There’s grace available to you by virtue of your responsibility as President. Reach out and receive it. No one expects you to be perfect but we have to see that you are giving it your all. No excuses, no blaming APC. It doesn’t matter what you were handed down. What matters is what you do with it. It is said that history makes the heroes and the villains and like pawns on a chessboard, we are just players. I disagree. You are more than just a player Mr. President. You have the pen and you have the paper, you are writing history at this very moment. Every policy, every appointment, every decision is a letter, a word, a paragraph; an entry carved into the annals of time.
It’s been so long since we were inspired Mr. President. You can make that happen. Forget the apathy and cynicism and drama, deep down we love this country. We want it to work. It’s all we talk about from market to beer parlour, from workplace to salon. We wouldn’t if we didn’t care. We need you to go back to the drawing board and map out a future for this country. Your agenda is good but what happens after 5 years when the next president is sworn in? Focus changes and we keep going round this mountain, 43 years now and counting.

Enough Mr. President. It’s time to move with purpose. Africa needs Nigeria to act like the grown up that it is. Nigerians need Nigeria to behave like the grown up that it is. We need our pride as a nation restored; we have held our side of the bargain, we have not killed ourselves in spite of our glaring incompatibility, keep yours. We want to travel with our green passport and see people turn green with envy, no pun intended. We want to sing the national anthem and feel tears well up in our eyes. We want to be faced with death and wish we had done more for this country. We want to stop relocating to other countries out of frustration. Some of us in diaspora want to come home. We want to give 101% knowing reward will be based on merit. We want to bequeath a better country to those coming after us and we want all these more desperately than we let on.

There you have it Mr. President. The truth like you requested in the strangest of dreams I’ve ever had. Since I couldn’t very well show up at the Villa and tell them I dreamt about you, my writing would have to do. I hope you put it to good use. It cost me hours of well-deserved sleep after a really exhausting day.

As you prepare for the burial of your mother-in-law, may we all be reminded of the urgency of the change that must occur, the realness of our mortality and the frailty of our collective existence. May it teach us to number our days and apply our hearts to wisdom, so that posterity may remember us with fondness.

One last thing Mr. President, don’t you think you should come out more? Come out some more, we’d love to engage you, I mean; it’s our future you’re planning right? Take a trip to Gwagalada and hang out with the students. Not now though, after the strike. Come to Lagos and have a Town Hall like you used to. You seem walled in, out of reach, cordoned off; like a crime scene under investigation.

Remember, beyond the whispers from those who surround you is a real world. Beyond the brown envelopes that sometimes change hands and the stories that subsequently jostle for space in the media, there’s a real world. Beyond the slimy, ruthless world of politics and power there’s a real world out there and the only way to keep from becoming conceited, from assuming you know where it hurts, is to maintain your connection with it.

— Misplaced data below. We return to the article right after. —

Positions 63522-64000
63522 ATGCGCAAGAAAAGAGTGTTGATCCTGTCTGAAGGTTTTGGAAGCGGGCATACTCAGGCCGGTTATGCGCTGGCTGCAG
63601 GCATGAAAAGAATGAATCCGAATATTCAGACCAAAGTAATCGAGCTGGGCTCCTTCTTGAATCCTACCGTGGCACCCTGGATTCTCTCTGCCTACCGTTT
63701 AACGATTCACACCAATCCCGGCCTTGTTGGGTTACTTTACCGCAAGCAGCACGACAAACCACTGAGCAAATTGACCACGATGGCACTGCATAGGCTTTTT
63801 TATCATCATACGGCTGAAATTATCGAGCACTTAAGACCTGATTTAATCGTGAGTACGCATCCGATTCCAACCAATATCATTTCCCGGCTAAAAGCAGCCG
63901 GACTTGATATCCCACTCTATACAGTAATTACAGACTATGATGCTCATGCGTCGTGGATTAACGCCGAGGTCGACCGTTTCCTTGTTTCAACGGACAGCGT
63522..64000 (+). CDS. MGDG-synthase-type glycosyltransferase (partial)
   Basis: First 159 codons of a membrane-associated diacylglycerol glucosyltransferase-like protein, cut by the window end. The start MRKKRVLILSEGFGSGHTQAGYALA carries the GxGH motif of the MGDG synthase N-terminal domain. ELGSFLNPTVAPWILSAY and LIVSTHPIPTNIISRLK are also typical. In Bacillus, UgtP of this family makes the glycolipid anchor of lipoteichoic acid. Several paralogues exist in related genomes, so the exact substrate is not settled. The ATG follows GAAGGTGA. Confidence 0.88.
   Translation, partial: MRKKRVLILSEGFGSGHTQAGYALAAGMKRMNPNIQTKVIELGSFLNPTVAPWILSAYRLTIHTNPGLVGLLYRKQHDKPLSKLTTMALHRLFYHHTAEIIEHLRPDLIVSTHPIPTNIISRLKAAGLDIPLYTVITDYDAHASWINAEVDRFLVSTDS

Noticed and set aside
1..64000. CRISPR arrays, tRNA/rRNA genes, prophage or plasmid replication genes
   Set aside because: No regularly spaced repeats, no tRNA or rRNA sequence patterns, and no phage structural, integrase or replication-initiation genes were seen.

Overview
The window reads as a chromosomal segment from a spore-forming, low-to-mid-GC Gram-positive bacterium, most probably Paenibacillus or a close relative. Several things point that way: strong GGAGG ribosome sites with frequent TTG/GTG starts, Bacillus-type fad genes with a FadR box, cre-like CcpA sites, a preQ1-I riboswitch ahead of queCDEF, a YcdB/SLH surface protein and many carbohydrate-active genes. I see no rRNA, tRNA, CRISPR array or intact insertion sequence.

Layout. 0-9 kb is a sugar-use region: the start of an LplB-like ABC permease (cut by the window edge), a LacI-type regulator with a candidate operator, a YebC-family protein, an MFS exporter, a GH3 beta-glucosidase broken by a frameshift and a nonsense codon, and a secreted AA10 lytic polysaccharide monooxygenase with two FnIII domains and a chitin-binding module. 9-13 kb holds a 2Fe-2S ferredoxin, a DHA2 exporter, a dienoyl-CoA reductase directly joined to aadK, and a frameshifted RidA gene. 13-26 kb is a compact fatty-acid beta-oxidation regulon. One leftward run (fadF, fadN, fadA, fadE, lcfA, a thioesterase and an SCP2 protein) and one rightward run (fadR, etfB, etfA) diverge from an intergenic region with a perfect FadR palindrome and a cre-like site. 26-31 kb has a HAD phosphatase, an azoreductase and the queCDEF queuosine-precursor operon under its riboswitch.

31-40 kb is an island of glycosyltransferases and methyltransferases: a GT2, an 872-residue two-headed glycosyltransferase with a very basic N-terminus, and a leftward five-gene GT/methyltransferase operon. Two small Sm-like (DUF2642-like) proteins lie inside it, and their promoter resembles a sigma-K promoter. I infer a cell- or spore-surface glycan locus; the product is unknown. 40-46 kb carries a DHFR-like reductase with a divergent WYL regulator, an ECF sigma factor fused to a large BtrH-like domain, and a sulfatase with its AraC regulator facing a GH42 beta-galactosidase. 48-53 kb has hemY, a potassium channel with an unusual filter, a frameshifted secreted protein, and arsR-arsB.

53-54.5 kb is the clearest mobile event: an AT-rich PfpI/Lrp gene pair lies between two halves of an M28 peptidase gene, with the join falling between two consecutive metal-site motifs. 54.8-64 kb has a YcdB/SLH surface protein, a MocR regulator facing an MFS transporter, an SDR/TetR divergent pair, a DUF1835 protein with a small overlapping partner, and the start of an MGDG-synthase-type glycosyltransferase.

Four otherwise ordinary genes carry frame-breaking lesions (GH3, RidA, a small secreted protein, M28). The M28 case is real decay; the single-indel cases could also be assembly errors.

You should come out some more Mr. President, for your sake. Because even you are beginning to look like you could do with some Fresh Air.

With Kindest Regards,
Naomi Lucas


Ikemefuna Chiedu said...

Awesome! I don't think I could have expressed it better. Thanks for not sleeping... we're blessed for it. Now how do we get this to him??

Naomi Lucas said...

Thanks 'Uncle' Iyke. You're the first person to thank me for insomnia :D He will get it, it's just a matter of time...

dianne henry said...

I love your write up its full of hope. Unfortunately I really believe Mr President bit off more than he can chew, he is being strangled by his own people and has no idea how to remove their grip. We will give every leader the benefit of the doubt but it's sad that in Nigeria no matter the spiel during their campaign, as soon as they are cocooned in that villa the devil of incompetency, insincerity, greed and inability to deliver on their promises takes over. I wish him well as a human being but the cost of his presidency has been too high for Nigerians and so I don't hold out much hope for him, especially him being married to a woman who is a hindrance to his progress and not a catalyst

Naomi Lucas said...

Dianne you are so right!the problem actually starts once they are cocooned...thanks for stopping by :)


Naomi! That's all I can say. Some things are better discussed than written, else I will give you another blog to read.

Anonymous said...

I typically do not comment on blogs - But Naomi, this is AWESOME. Very well written and captures the issues succintly. I hope it gets to the President somehow and to everyone in leadership. Even the followership needs to read it and be better followers/ prepare to be better leaders in their own sphere of control. Well done!!

Naomi Lucas said...

Thank you so much anon and sorry my response is belated :)
I hope he's read it by now. I hope it makes a difference too...

Naomi Lucas said...

The sound like an old man, lol. Now how do I decode your encrypted message?